• Garza remarked that WTSC officials would likely be interested in the work of the “Impaired Driving and Workplace Safety” committee, but suggested the topics might be split into dedicated committees. He said that Chuck DeWeese, Assistant Commissioner for the New York Governor's Traffic Safety Committee was a co-chair “along with Joseph Thomas, the manager of the [Michigan] Marijuana Regulatory Agency.”
      • Federal Policy
      • Interstate Coordination
        • In 2019, Oregon lawmakers prepared for interstate cannabis commerce via SB 582, contingent upon a change in the federal status of cannabis or issuance of an authorizing memorandum. Alliance for Sensible Markets, an Oregon trade group, advocates for “calling on governors of newly legal and legalizing states to reach out to Oregon Governor Kate Brown, who signed historic interstate commerce legislation in 2019, to discuss an interstate compact.”
      • A Municipal and County Regulation and Coordination committee was mentioned in the original announcement from the organization but was absent from the WTSC presentation.
        • WSLCB officials had engaged in outreach to jurisdictions with cannabis zoning restrictions earlier in the year to find out whether local leaders were amenable to reforms to further cannabis retail equity. 
  • Garza acknowledged the Cannabis Administration and Opportunity Act (CAOA), federal draft legislation to legalize cannabis released the day before, speaking to its relationship to federal engagement by CANNRA representatives (audio - 2m).
    • Garza---who had previously discussed the CAOA with WSLCB leadership---said he’d been contacted by staff for Senator Patty Murray ahead of the release of the draft legislation. He commented that Murray's office was interested in the role for the U.S. Food and Drug Administration (FDA).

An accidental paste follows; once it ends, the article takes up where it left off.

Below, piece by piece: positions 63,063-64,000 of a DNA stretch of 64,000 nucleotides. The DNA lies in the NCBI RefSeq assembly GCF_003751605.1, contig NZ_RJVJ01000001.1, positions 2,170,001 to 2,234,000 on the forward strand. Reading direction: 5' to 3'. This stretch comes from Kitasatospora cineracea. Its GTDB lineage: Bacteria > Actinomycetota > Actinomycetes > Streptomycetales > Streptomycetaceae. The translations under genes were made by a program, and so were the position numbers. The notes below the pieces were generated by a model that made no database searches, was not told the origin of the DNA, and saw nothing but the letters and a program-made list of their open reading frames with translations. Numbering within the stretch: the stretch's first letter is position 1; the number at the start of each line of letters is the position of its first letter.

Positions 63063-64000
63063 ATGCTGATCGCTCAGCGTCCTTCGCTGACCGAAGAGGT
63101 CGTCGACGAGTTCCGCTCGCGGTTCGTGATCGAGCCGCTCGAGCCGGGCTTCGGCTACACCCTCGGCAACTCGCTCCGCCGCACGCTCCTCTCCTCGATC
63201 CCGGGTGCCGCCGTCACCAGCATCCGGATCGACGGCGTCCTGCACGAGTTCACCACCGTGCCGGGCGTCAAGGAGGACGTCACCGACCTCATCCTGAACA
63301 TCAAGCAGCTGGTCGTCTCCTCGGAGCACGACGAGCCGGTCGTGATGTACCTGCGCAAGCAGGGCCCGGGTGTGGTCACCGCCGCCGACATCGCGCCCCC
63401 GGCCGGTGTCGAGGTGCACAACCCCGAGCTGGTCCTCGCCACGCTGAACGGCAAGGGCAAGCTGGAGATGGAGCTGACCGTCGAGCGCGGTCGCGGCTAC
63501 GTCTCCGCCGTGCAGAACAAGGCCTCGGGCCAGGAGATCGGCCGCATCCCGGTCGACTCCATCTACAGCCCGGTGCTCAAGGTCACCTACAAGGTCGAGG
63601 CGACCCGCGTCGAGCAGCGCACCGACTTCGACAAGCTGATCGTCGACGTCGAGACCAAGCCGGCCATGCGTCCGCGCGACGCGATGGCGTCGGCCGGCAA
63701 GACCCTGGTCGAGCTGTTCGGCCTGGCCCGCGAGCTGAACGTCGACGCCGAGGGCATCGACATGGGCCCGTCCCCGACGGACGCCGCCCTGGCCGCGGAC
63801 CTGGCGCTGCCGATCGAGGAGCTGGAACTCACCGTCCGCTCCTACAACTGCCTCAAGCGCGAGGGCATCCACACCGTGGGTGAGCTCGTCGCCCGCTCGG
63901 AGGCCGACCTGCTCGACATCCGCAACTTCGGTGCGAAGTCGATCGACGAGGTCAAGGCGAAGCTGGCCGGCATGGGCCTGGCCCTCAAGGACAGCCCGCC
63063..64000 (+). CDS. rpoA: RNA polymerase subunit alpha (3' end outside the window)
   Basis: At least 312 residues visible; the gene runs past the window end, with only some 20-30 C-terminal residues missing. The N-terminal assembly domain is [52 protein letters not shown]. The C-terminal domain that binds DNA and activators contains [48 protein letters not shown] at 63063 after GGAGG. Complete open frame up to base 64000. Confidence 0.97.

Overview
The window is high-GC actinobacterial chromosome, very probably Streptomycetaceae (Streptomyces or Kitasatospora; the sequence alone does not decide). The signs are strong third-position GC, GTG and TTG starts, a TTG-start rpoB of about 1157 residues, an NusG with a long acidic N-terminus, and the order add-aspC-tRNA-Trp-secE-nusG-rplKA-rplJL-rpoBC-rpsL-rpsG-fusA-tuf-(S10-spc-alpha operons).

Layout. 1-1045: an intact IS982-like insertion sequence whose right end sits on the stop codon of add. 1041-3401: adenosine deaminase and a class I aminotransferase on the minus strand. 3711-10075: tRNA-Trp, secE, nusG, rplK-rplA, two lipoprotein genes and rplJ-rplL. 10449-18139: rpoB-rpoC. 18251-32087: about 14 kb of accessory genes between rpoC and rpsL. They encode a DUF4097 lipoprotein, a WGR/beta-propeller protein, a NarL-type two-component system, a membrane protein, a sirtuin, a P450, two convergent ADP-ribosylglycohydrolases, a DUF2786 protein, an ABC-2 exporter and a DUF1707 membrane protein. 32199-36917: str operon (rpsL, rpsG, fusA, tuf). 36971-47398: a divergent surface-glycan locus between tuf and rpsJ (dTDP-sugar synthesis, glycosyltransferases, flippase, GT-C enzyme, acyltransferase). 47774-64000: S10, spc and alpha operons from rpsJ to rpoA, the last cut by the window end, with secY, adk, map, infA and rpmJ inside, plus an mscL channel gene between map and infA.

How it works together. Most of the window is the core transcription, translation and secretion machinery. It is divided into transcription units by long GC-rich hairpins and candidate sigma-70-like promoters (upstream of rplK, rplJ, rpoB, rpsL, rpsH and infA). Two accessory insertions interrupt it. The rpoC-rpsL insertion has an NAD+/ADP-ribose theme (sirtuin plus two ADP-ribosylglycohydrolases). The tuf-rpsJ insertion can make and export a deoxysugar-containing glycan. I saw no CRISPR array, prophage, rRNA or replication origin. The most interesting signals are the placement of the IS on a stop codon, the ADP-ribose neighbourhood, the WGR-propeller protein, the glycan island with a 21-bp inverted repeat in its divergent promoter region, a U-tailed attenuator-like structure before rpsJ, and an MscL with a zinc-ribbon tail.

• Garza previously indicated that FDA staff would meet with CANNRA representatives the following week.
    • He then offered the “goals and missions” for CANNRA member engagement with federal counterparts. In the event of “legalization of cannabis federally,” the organization aimed to ensure that there wouldn’t be “conflict” with established state laws. Garza said CANNRA members would be “looking closely” at CAOA and had coordinated for several months with staff for the National Institute on Drug Abuse (NIDA), the U.S. Internal Revenue Service (IRS), and FDA in meetings addressing “questions that the agencies have.”
    • Garza told the group the Alcohol and Tobacco Tax and Trade Bureau (TTB) at the FDA had partnered with WSLCB officials “for years” to regulate alcohol manufacturing and distribution within Washington. He speculated that TTB officials might one day “provide a permit, as they do for alcohol, to manufacturers” of legal cannabis.